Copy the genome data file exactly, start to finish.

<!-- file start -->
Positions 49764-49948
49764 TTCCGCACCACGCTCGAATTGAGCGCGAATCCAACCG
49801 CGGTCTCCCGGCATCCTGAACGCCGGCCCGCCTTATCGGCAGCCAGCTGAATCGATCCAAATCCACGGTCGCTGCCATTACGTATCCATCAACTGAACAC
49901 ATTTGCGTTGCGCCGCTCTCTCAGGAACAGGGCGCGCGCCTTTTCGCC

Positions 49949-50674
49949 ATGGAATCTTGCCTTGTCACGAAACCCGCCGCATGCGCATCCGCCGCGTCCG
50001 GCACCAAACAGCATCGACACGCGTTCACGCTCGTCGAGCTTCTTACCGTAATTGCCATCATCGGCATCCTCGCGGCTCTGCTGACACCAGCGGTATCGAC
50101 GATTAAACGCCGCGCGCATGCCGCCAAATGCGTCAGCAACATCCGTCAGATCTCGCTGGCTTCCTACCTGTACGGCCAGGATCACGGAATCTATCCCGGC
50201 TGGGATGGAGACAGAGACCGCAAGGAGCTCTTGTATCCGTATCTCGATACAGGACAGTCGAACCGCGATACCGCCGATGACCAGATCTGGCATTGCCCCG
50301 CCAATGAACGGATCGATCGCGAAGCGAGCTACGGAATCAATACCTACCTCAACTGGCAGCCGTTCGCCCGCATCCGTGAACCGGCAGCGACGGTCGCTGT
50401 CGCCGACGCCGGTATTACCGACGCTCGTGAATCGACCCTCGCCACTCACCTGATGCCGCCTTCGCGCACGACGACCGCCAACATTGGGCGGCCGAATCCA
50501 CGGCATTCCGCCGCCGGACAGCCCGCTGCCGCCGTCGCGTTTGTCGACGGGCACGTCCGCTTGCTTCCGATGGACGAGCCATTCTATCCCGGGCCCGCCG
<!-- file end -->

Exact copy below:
Positions 49764-49948
49764 TTCCGCACCACGCTCGAATTGAGCGCGAATCCAACCG
49801 CGGTCTCCCGGCATCCTGAACGCCGGCCCGCCTTATCGGCAGCCAGCTGAATCGATCCAAATCCACGGTCGCTGCCATTACGTATCCATCAACTGAACAC
49901 ATTTGCGTTGCGCCGCTCTCTCAGGAACAGGGCGCGCGCCTTTTCGCC

Positions 49949-50674
49949 ATGGAATCTTGCCTTGTCACGAAACCCGCCGCATGCGCATCCGCCGCGTCCG
50001 GCACCAAACAGCATCGACACGCGTTCACGCTCGTCGAGCTTCTTACCGTAATTGCCATCATCGGCATCCTCGCGGCTCTGCTGACACCAGCGGTATCGAC
50101 GATTAAACGCCGCGCGCATGCCGCCAAATGCGTCAGCAACATCCGTCAGATCTCGCTGGCTTCCTACCTGTACGGCCAGGATCACGGAATCTATCCCGGC
50201 TGGGATGGAGACAGAGACCGCAAGGAGCTCTTGTATCCGTATCTCGATACAGGACAGTCGAACCGCGATACCGCCGATGACCAGATCTGGCATTGCCCCG
50301 CCAATGAACGGATCGATCGCGAAGCGAGCTACGGAATCAATACCTACCTCAACTGGCAGCCGTTCGCCCGCATCCGTGAACCGGCAGCGACGGTCGCTGT
50401 CGCCGACGCCGGTATTACCGACGCTCGTGAATCGACCCTCGCCACTCACCTGATGCCGCCTTCGCGCACGACGACCGCCAACATTGGGCGGCCGAATCCA
50501 CGGCATTCCGCCGCCGGACAGCCCGCTGCCGCCGTCGCGTTTGTCGACGGGCACGTCCGCTTGCTTCCGATGGACGAGCCATTCTATCCCGGGCCCGCCG